Table 2. Examples of toxic fingerprints from some standard chemicals and mixed compounds obtained with the indicator device. Reproducibility from duplicate assays on different occasions are shown in some cases
| ||TABLE 2 |
| || |
| || |
| ||Toxic fingerprint: MTC value for microorganism no. |
| ||1 ||2 ||3 ||4 ||5 ||6 ||7 ||8 ||9 ||10 ||11 ||Mean ||Sd |
| || |
|Acryl amide ||0.965 ||2.440 ||4.280 ||2.100 ||5.740 ||2.480 ||3.890 ||17.700 ||13.900 ||6.620 ||8.300 ||4.700 ||1.121 |
|Acryl amide ||0.853 ||1.810 ||3.370 ||2.510 ||3.240 ||2.810 ||12.200 ||23.300 ||11.000 ||6.970 ||10.300 ||4.690 ||1.429 |
|Round Up ||1.650 ||0.642 ||0.601 ||0.883 ||1.680 ||1.410 ||2.030 ||2.700 ||3.340 ||0.545 ||0.540 ||1.560 ||0.605 |
|Round Up ||1.140 ||0.863 ||0.390 ||1.030 ||1.400 ||1.320 ||3.770 ||3.300 ||5.530 ||0.938 ||0.313 ||1.610 ||1.026 |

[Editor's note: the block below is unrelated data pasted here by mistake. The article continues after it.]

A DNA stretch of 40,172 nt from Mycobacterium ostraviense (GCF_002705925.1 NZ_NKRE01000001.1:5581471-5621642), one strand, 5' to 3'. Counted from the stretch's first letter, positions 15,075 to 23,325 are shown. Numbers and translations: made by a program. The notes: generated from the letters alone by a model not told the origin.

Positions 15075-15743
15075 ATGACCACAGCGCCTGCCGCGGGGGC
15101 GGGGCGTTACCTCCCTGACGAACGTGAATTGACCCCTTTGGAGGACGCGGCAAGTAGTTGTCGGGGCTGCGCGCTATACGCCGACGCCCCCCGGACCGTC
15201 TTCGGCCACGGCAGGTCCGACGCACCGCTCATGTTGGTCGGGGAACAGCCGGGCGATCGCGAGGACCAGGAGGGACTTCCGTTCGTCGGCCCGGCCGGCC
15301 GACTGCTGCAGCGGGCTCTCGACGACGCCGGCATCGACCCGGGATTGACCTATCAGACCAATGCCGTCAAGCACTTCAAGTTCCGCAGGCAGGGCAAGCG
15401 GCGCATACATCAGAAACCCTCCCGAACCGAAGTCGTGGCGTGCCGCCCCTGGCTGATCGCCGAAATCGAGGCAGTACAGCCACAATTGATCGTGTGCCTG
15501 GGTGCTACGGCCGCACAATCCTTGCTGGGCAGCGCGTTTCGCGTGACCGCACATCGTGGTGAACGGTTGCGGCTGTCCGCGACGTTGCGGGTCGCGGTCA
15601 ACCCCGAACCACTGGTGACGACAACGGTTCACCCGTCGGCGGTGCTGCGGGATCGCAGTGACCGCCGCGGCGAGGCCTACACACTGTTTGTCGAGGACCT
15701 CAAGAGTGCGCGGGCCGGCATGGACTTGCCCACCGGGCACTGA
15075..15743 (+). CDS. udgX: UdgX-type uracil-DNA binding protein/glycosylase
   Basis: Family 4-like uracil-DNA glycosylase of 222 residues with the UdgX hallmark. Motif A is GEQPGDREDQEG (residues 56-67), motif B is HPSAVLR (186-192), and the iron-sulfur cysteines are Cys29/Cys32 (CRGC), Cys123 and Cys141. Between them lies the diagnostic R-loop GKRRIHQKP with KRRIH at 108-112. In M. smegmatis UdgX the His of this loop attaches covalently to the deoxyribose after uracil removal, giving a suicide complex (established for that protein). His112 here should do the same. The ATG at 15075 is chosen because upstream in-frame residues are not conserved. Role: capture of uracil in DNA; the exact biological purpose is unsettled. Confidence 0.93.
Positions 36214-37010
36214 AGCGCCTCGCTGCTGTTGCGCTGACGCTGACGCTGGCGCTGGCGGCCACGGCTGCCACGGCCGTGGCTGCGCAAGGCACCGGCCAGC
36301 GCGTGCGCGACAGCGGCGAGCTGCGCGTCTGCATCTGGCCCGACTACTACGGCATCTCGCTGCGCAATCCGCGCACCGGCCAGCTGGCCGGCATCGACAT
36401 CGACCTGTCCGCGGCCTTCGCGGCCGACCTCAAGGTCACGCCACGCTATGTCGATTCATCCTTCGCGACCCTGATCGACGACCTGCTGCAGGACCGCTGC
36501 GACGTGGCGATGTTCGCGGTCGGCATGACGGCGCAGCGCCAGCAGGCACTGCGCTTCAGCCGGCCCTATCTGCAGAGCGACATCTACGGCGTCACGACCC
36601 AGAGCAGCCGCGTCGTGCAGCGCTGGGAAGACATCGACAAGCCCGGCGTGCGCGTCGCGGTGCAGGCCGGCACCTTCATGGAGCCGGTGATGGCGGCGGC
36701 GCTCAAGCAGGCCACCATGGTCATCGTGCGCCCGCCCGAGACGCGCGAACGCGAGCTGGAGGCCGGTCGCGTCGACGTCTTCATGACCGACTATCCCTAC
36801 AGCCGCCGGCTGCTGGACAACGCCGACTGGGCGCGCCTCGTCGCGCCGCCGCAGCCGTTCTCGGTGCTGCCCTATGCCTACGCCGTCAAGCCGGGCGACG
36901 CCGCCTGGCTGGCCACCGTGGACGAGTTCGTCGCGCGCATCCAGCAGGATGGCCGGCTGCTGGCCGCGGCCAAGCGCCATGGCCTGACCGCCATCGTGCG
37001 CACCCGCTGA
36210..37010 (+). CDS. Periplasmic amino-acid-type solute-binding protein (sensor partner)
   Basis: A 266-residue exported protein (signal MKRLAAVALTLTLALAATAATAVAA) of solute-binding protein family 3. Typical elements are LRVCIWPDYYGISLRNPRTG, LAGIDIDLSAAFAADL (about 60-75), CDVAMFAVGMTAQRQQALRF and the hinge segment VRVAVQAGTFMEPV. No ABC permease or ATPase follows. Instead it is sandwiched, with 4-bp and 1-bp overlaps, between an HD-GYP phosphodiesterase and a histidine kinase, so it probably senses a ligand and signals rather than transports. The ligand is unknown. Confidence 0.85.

|Phenol ||0.588 ||0.432 ||0.138 ||0.888 ||0.589 ||0.954 ||0.760 ||1.420 ||1.270 ||0.447 ||0.800 ||0.787 ||0.476 |
|Phenol ||0.557 ||0.528 ||0.240 ||0.720 ||0.526 ||0.490 ||2.140 ||3.160 ||1.940 ||0.377 ||0.799 ||0.875 ||1.073 |
|Hydrogen ||1.110 ||1.460 ||0.492 ||9.560 ||10.600 ||0.184 ||1.540 ||15.100 ||1.260 ||0.082 ||0.852 ||2.640 ||2.001 |
|Hydrogen ||1.140 ||4.730 ||1.670 ||10.500 ||15.900 ||0.628 ||4.860 ||17.300 ||0.776 ||0.411 ||0.837 ||3.400 ||1.861 |
|EthyleneGlycol ||14.200 ||15.900 ||17.900 ||24.400 ||16.200 ||14.400 ||20.300 ||77.300 ||26.100 ||15.600 ||22.000 ||24.200 ||0.749 |
|EthyleneGlycol ||17.000 ||17.900 ||17.400 ||30.900 ||14.400 ||27.100 ||71.600 ||90.200 ||19.300 ||7.950 ||29.300 ||32.600 ||0.792 |
|Sodium Fluoride ||3.290 ||2.660 ||6.900 ||6.040 ||9.500 ||4.090 ||6.450 ||11.400 ||22.700 ||5.650 ||4.970 ||6.930 ||0.812 |
|Sodium Fluoride ||2.220 ||2.930 ||17.300 ||6.560 ||15.000 ||13.900 ||7.890 ||14.600 ||20.100 ||4.130 ||10.300 ||9.170 ||0.669 |
|Lithium Sulphate ||3.700 ||6.300 ||12.200 ||4.590 ||14.500 ||10.600 ||10.000 ||41.800 ||23.400 ||2.650 ||22.400 ||9.960 ||1.165 |